Long URL Please - STOP POSTING SHORT URLS! I like to know exactly WHERE I'm going to be taken.
Nightly Tester Tools - See also my post on how to get incompatible addons working. Bloody useful addon this, plus you can change the titlebar's part which normally says FireFox, SwiftWeasel, etc to whatever you like. I like confusing people by making it read "Windows Internet Explorer", or sometimes Exploder instead of Explorer. Never fails.
NoScript - by itself, any FireFox based browser is an improvement over IE, but this makes it even more secure. If it could be made part of the normal FireFox trunk code, then I think it should be. It's that good.
Stop Autoplay - oh, yes. No more embedded music playing in the background, no more YouTube or Google Video playing when I don't want it to, or even loading, for that matter, which since this old laptop has a few minor issues with either, is perfect.
StumbleUpon - never be bored again. Or get any sleep.
Targeted Advertising Cookie Opt-Out (TACO) - I don't actually know if this helps much, but apparantly, it sets an Opt-Out for cookies. I'd personally prefer if all cookies were Opt In instead.
TrackMeNot - in conjunction with NoScript and the other anti-tracking addons, this also does exactly what it says on the can. As you may have gathered, I don't like being tracked.
TryAgain - Page load errors are a thing of the past. Sort of. This just keeps trying until something different happens. Wait, isn't that the definition of insanity?
Update Notifier - a lot easier for checking for and installing updates for everything, not to mention offering an instant browser restart on demand.
User Agent Switcher - This was an attempt to get Hotmail working in FireFox 3.5, since any emails I sent in that were blanks. With this, most sites will identify your browser as whichever you specifiy. I use the importable massive list of agents, as it provides tons of choices. I use about three - Firefox 2, for hotmail, iPhone for when FF2 fails, or I want to do it really quick, and Opera 9.64 Linux sometimes.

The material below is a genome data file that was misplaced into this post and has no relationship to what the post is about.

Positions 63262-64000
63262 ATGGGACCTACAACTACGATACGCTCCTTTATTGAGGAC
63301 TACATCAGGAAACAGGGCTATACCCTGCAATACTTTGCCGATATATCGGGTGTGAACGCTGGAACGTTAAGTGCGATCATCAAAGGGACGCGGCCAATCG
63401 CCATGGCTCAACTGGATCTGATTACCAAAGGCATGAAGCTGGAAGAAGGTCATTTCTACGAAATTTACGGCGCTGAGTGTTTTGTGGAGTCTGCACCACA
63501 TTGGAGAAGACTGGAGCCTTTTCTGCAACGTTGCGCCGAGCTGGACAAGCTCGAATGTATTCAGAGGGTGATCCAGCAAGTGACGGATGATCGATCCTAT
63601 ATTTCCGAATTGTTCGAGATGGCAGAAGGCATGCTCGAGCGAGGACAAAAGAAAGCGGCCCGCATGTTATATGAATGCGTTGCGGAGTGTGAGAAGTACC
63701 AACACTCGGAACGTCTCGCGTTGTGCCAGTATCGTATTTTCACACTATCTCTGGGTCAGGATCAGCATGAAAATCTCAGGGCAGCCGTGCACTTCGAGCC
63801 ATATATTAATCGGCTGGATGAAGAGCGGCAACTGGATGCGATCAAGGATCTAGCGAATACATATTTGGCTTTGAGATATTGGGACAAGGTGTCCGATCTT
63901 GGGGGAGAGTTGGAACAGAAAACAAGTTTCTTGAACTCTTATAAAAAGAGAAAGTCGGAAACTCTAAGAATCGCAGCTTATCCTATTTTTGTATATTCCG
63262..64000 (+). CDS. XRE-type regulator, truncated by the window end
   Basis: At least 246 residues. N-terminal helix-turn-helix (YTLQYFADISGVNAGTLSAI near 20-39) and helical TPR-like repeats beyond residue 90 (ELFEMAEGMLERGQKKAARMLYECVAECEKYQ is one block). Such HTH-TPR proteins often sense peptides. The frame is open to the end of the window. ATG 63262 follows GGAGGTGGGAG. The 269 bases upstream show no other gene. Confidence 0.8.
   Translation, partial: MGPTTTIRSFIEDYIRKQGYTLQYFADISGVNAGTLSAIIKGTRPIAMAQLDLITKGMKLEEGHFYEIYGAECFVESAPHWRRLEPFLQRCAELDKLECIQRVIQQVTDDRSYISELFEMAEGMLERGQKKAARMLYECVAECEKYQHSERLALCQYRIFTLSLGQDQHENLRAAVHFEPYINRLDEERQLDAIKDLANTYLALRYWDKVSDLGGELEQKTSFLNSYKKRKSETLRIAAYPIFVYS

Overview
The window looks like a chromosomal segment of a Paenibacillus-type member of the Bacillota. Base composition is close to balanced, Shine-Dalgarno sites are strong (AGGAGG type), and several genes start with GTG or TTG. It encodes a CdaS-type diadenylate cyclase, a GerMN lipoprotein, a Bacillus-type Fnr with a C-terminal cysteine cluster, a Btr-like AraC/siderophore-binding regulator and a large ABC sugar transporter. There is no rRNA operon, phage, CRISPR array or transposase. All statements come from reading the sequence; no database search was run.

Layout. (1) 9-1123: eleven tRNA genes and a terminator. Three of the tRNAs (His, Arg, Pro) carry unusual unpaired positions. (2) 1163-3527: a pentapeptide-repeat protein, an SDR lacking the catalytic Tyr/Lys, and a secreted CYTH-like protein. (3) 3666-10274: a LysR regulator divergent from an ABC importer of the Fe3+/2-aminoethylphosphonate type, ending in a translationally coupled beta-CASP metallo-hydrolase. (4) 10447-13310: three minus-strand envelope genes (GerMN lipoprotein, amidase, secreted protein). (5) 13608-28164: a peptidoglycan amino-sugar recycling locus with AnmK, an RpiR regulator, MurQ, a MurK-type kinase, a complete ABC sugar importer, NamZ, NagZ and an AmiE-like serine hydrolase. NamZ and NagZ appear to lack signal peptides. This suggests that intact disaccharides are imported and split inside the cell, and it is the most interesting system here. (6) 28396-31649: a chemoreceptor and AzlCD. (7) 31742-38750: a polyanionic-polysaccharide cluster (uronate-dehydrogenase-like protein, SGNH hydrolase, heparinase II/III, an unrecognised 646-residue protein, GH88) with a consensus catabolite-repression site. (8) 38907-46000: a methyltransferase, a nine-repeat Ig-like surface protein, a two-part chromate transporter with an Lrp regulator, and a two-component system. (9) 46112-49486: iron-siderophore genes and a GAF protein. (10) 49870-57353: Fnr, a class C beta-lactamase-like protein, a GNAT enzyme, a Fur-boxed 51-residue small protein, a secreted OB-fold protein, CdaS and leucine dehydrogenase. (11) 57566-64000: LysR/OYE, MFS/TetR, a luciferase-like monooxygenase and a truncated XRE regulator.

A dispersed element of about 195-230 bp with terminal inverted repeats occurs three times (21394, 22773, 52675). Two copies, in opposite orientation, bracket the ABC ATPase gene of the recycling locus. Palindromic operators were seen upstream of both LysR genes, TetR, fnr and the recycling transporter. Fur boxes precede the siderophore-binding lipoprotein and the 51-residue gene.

WebbMail Notifier - like Gmail, but this checks my two Hotmail and one Yahoo emails. It used to do Gmail, but that stopped working, hence the Gmail notifier.
WoT - with community ratings for sites, this will tell you if the site is dangerous or not. Useful for avoiding dangerous ones, though NoScript also disables some of the dangerous parts.
Xmarks - a must have for anyone who uses more than one browser, computer, or both. Keeps bookmarks (or favourites for Opera/IE/Safari users)
YouTube to MP3 - It's been a long time since I used this actually, but it does exactly what it says - converts the soundtrack of a YouTube video to an mp3 file and starts a download for it.

I use a lot of Addons, like I said. Some of them I could get rid of. A lot of them are really only there because I'm paranoid online.

Thursday, 16 July 2009

Google, Google, Everywhere

Welcome to any of you who followed me here from my infrequently-updated Facebook page. And yes, against what I've said before, I am still using it. Sometimes.

Google is well known to pop up just about everywhere online these days. Most websites have a custom search for their site, some (like this site) are powered by Google and use your Google login. Other sites use code from the Google APIs and the Google code repository (Note: I have no idea what it's actually called, but it seems suspiciously sourceforge-like to me).
And of course, Adsense and Doubleclick, the controversial ads and cookie system that tracks what you look at through the ads, and gives them a profile about you. Which is one reason why my NoScript has forbidden anything from Adsense and Doubleclick, because I'm mildly paranoid about things like that.
It's got it's own web browser, Google Chrome (Based on the Chromium Project, not something everyone knows, and if you want a Linux Google Chrome, get Chromium's development version from them - it's not fully stable, or finished, but it works, and looks like Chrome.)